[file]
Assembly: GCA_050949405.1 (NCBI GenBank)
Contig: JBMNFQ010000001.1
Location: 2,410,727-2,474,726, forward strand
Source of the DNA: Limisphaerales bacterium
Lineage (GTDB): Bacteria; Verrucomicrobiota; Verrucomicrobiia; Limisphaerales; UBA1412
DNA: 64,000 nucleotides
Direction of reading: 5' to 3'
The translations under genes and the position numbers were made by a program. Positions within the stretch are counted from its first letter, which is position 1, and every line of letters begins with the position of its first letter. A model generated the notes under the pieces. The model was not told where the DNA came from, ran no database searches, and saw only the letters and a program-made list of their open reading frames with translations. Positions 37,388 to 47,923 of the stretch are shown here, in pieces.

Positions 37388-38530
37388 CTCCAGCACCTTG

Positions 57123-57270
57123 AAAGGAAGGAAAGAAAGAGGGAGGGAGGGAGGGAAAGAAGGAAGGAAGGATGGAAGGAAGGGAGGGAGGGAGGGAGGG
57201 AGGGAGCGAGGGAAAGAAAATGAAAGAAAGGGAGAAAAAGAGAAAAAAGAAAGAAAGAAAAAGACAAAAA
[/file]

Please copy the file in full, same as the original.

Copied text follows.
Assembly: GCA_050949405.1 (NCBI GenBank)
Contig: JBMNFQ010000001.1
Location: 2,410,727-2,474,726, forward strand
Source of the DNA: Limisphaerales bacterium
Lineage (GTDB): Bacteria; Verrucomicrobiota; Verrucomicrobiia; Limisphaerales; UBA1412
DNA: 64,000 nucleotides
Direction of reading: 5' to 3'
The translations under genes and the position numbers were made by a program. Positions within the stretch are counted from its first letter, which is position 1, and every line of letters begins with the position of its first letter. A model generated the notes under the pieces. The model was not told where the DNA came from, ran no database searches, and saw only the letters and a program-made list of their open reading frames with translations. Positions 37,388 to 47,923 of the stretch are shown here, in pieces.

Positions 37388-38530
37388 CTCCAGCACCTTG

Positions 57123-57270
57123 AAAGGAAGGAAAGAAAGAGGGAGGGAGGGAGGGAAAGAAGGAAGGAAGGATGGAAGGAAGGGAGGGAGGGAGGGAGGG
57201 AGGGAGCGAGGGAAAGAAAATGAAAGAAAGGGAGAAAAAGAGAAAAAAGAAAGAAAGAAAAAGACAAAAA